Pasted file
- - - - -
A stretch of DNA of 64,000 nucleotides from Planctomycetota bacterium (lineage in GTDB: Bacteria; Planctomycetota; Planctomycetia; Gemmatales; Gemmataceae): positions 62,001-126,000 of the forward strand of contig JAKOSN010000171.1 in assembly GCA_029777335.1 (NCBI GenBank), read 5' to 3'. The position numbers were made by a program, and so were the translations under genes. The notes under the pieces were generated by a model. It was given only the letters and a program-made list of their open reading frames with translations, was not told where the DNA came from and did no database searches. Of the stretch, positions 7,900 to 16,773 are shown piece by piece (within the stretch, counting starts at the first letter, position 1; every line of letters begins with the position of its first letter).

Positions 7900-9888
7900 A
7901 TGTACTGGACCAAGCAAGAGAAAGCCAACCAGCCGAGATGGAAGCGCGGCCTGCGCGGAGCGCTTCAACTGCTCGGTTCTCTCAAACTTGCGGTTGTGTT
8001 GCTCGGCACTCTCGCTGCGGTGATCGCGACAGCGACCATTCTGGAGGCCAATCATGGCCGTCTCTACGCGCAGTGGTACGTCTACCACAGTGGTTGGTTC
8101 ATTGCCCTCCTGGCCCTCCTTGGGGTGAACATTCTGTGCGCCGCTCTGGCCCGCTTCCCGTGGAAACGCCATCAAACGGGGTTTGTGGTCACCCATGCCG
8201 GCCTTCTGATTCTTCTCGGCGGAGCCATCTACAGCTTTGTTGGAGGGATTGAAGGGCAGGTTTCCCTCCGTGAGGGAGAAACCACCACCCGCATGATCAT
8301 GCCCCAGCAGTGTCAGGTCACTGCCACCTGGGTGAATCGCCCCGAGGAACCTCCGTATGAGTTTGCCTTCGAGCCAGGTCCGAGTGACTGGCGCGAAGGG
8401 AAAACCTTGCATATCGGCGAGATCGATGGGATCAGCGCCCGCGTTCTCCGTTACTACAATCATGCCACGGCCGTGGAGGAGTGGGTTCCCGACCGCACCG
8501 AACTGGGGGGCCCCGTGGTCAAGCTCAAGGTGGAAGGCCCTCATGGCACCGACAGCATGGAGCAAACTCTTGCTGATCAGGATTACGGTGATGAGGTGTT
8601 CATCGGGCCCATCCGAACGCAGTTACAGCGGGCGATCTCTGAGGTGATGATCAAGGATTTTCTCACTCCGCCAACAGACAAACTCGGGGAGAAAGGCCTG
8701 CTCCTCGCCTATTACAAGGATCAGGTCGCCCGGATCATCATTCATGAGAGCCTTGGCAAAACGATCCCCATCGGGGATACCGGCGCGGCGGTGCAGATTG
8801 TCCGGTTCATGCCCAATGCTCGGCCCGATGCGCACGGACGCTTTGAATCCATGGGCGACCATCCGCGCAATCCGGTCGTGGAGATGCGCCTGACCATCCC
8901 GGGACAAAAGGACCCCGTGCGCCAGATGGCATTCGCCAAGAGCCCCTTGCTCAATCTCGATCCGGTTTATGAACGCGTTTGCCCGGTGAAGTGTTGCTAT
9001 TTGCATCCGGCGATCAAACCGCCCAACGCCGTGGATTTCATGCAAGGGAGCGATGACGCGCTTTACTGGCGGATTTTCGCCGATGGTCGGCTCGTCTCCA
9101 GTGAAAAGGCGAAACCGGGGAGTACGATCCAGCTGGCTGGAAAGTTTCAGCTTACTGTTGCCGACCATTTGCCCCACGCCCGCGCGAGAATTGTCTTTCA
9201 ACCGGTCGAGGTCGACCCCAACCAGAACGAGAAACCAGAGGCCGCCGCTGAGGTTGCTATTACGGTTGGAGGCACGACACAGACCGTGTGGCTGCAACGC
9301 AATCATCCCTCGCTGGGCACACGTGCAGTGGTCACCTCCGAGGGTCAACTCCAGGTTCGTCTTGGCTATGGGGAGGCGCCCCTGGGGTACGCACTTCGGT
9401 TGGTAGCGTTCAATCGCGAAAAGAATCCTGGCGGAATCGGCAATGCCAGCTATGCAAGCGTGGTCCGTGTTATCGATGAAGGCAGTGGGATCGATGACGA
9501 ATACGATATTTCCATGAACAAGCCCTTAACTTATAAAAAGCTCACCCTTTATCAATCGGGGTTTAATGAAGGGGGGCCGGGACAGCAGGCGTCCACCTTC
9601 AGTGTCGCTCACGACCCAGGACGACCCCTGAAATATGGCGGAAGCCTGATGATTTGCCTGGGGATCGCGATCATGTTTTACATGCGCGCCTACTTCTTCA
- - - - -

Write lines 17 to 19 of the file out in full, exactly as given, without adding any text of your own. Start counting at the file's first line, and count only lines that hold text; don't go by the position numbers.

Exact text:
9201 ACCGGTCGAGGTCGACCCCAACCAGAACGAGAAACCAGAGGCCGCCGCTGAGGTTGCTATTACGGTTGGAGGCACGACACAGACCGTGTGGCTGCAACGC
9301 AATCATCCCTCGCTGGGCACACGTGCAGTGGTCACCTCCGAGGGTCAACTCCAGGTTCGTCTTGGCTATGGGGAGGCGCCCCTGGGGTACGCACTTCGGT
9401 TGGTAGCGTTCAATCGCGAAAAGAATCCTGGCGGAATCGGCAATGCCAGCTATGCAAGCGTGGTCCGTGTTATCGATGAAGGCAGTGGGATCGATGACGA